Erica L. Ayala: What was your understanding of some of the goals that [the soccer] team rwanted to put together? What was the impetus for them getting legal support and marketing support to get their asks organized?
John Langel: When I first are introduced to them, it is the fall of 1997. And I didn’t start representing them until January of ‘98 … they had two contracts. They had a Women’s World Cup committee contract, and they had a contract with U.S. Soccer. And the players believe that they had certain rights as a result of the Women’s World Cup committee contract that were not being met, that they were entitled to certain revenue from sponsors. And Julie [Foudy] sent me the contracts and I looked at him and had a discussion with her and then met with the team. They were focusing at the time on increased marketing and improve relationship with the sponsors that they thought they had the right to, but they didn’t have the right to.
And then during 1998, we began to focus on what we then look the as equitable treatment, different than what the current soccer players are looking at in terms of equitable treatment. Meaning, if the men had two trainers, the women would have two trainers, if the men had a doctor who traveled with him, the women would have a doctor that traveled … it was equitable treatment in that regard. And if the men had a certain level of marketing, the women would have that same level of marketing.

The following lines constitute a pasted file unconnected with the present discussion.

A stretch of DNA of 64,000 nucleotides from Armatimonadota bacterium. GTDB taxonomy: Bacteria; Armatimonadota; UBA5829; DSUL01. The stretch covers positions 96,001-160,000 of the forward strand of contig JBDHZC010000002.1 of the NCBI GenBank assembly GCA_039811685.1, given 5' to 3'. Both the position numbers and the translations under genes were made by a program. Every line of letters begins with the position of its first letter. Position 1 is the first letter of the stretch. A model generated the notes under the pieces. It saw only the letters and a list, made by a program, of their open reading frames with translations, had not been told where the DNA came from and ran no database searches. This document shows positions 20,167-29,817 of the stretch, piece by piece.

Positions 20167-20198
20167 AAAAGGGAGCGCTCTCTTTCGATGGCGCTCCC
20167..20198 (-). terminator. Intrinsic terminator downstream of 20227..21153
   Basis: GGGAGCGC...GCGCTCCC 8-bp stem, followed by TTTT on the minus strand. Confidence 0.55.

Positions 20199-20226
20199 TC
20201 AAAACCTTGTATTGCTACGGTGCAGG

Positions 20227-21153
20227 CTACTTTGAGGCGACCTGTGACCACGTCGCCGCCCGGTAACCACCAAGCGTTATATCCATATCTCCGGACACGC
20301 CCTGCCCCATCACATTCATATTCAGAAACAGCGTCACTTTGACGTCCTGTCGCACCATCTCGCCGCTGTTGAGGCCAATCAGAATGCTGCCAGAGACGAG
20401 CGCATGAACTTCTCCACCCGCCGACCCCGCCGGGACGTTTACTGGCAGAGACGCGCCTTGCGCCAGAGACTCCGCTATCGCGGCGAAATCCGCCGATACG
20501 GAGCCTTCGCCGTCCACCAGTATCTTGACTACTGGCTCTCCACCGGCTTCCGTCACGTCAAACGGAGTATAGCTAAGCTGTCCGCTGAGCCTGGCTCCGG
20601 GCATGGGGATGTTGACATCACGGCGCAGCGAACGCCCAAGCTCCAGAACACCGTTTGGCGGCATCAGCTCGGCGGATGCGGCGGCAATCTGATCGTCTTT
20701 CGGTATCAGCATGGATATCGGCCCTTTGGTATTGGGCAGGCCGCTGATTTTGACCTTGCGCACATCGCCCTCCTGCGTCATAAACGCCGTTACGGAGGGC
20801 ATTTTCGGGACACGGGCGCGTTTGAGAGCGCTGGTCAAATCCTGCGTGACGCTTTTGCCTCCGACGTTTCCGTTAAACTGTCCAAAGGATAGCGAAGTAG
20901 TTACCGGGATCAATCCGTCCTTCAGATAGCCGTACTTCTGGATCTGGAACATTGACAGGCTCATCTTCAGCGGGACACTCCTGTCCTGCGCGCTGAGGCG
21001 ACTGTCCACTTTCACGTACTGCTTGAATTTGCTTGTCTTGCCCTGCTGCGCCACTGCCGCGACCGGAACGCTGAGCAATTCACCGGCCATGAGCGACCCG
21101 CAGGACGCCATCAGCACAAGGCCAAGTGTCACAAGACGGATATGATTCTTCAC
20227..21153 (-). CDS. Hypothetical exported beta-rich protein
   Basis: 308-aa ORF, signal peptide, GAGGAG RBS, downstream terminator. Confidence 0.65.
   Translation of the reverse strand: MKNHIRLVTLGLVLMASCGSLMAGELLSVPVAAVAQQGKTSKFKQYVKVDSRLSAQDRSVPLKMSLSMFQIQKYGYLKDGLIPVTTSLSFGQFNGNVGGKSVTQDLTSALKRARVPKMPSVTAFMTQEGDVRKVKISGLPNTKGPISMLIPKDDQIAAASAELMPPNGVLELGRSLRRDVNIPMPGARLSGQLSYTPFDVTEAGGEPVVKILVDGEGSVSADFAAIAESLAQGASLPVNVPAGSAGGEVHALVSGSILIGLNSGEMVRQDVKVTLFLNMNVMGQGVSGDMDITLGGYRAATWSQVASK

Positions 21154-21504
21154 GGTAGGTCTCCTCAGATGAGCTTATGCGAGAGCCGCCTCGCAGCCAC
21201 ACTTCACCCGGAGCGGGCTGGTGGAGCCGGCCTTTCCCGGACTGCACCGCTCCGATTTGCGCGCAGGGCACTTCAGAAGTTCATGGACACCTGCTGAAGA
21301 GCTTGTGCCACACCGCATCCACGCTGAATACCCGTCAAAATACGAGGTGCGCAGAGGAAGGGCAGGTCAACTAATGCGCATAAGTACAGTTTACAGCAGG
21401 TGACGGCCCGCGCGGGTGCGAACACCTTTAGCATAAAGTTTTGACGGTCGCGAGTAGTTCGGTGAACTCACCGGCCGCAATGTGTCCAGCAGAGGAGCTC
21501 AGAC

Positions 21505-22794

It did not deal with compensation because the women had a contract with the Women’s World Cup committee and US Soccer that ran through December 31, 1999, after the World Cup. But focused on equitable treatment consistent with the Ted Stevens Amateur Sports Act, which provides that if there’s a men program and a women’s program, the national governing body, in this case U.S. Soccer, will provide equitable support for both.